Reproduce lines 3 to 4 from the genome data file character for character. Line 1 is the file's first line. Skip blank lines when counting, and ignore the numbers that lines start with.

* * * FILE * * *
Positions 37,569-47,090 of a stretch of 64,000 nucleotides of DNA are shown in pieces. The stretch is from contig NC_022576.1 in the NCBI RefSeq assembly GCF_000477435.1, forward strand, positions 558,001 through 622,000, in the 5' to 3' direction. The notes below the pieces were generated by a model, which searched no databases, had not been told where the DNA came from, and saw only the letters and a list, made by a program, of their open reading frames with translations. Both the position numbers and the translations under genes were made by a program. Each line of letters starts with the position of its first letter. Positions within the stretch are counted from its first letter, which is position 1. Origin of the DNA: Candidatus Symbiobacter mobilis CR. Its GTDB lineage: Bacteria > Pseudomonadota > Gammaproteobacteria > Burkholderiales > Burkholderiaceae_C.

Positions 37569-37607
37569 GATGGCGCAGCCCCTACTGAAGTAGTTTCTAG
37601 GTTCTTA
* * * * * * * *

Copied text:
37569 GATGGCGCAGCCCCTACTGAAGTAGTTTCTAG
37601 GTTCTTA